Comics with a talent for raking in the rewards

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The Independent Online
WHEN THE comedy double act Newman and Baddiel played Wembley Arena in 1993, we were told that comedy was "the new rock'n'roll". After Frank Skinner's pay demand this week, it seems Britain's comics now want to be paid like rock stars as well.

Already the basic pay of a headline BBC1 star such as Harry Enfield or Jennifer Saunders exceeds pounds 1m a year. These are the people who have programmes built around them, the stars whom ITV, Channel 4 and now Sky - which this week signed David Baddiel for pounds 5.5m for a new sitcom - fight over. It is the struggle between increasing numbers of channels to secure the headline names that is turning a generation of comics into millionaires.

"The biggest stars of comedy are very valuable to television stations," says Paul Jackson, the head of BBC entertainment, and the man who has to deal with stars' pay claims. "Not only because of ratings, but because there are a few stars who stations like to see themselves defined by. "For the BBC, they are an important part of the licence fee proposal. When people are asked why the BBC is good value they usually name comedy and then drama before they get around to mentioning Panorama. We may be valued for news and current affairs, but we are loved for our entertainment and drama."

For commercial television, young and usually male comics are even more important. Television audiences tend to be more female than male and older than the national average. But comedians bring in the highly valued, young male audience to whom advertisers want to sell cars and beer.

The pounds 20m demanded by Skinner's agent and production company, Avalon, included the cost of making the programme for five years. Skinner's share was likely to be no more than pounds 1.5m a year, the norm for top-rated comedy stars. David Baddiel's pounds 5.5m contract with Sky is also a deal for writing, starring in and making his sitcom.

Part of a comic's wealth in the Nineties comes from the fact that he is multi-talented and either owns or has a share in a production company - for example, Rowan Atkinson owns a share in Tiger Aspect. Not only are they more than just performers, often they take a fee as a producer and a writer.

Yet the money demanded by Skinner's agents is less than half of what he can expect to earn in the multi-media world of 1999. "Television is the shop window for the rest of their career," says Andrew Zein, commercial director of Tiger Aspect Television. "It is easier to do chat shows and then do something else than it is to go away on location and shoot a drama for six months. Once your six half-hour chat shows are out of the way, you can do your stage shows, advertising voice-overs, videos and novels."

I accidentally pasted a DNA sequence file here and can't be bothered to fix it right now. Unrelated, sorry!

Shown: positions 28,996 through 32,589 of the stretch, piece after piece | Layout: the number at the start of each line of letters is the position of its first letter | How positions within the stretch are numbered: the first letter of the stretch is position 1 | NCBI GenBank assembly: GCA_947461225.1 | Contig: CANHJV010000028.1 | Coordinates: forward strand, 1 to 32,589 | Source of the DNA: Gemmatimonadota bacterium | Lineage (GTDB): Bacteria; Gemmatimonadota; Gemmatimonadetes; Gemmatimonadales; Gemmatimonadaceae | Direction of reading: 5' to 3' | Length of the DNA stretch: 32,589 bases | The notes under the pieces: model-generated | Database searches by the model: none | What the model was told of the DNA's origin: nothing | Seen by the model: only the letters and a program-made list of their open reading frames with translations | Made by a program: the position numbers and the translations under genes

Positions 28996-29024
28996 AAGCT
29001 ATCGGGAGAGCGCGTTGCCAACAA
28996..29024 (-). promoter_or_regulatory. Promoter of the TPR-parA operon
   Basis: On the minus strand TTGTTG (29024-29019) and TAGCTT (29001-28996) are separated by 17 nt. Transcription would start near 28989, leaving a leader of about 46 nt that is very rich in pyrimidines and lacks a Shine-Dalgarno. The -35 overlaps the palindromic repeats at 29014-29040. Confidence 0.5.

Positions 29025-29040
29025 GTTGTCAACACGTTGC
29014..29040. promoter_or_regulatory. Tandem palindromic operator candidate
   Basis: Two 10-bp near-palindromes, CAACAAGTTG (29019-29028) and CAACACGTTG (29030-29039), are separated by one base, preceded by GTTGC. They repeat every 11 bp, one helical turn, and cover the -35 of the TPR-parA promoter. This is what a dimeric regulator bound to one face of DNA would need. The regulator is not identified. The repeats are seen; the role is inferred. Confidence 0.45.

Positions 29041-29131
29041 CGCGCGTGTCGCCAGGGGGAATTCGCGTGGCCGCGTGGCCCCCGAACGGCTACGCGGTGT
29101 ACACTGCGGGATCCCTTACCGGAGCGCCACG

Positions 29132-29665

This is why on any list of millionaire comedians you will find comics such as Roy Chubby Brown and Bernard Manning. They may be too offensive for television, but they have a lucrative parallel career on video or in clubs they own.

And, just like rock'n'roll bands, much of the money comes from exploiting yourself as a brand: "The Bottom and the Fast Show tours made more money for their stars from T-shirt sales than their television contracts," says Mr Jackson. "It's not that comedians are now better capitalists. It's just that the opportunities outside TV can dwarf what they earn on screen."

The Big Earners


pounds 1m a year

Money made from writing and starring in Absolutely Fabulous and associated merchandising and video deal. Also co-owns a production company with double-act partner Dawn French.


pounds 1.2m a year

Coogan's money comes from live performances. He also did well with the video Four Fights and a Wedding, which was a big seller. Now the money comes from Alan Partridge audio tapes and videos.


pounds 1.3m a year

Wood is Britain's highest-paid female comic, despite doing relatively little television until writing and starring in her Dinner Ladies sitcom. Her money comes from sell-out tours.


pounds 2m a year

Earns more from his pen than his performances, with a pounds 1.5m advance for his next two books. All his books are bestsellers and he also writes plays, screenplays and comedy series.


pounds 2m a year, plus millions from the `Mr Bean' films

Atkinson owns a chunk of his own production company and chose not to be paid by ITV so he could hold on to the rights to Mr Bean - the film version grossed over pounds 200m.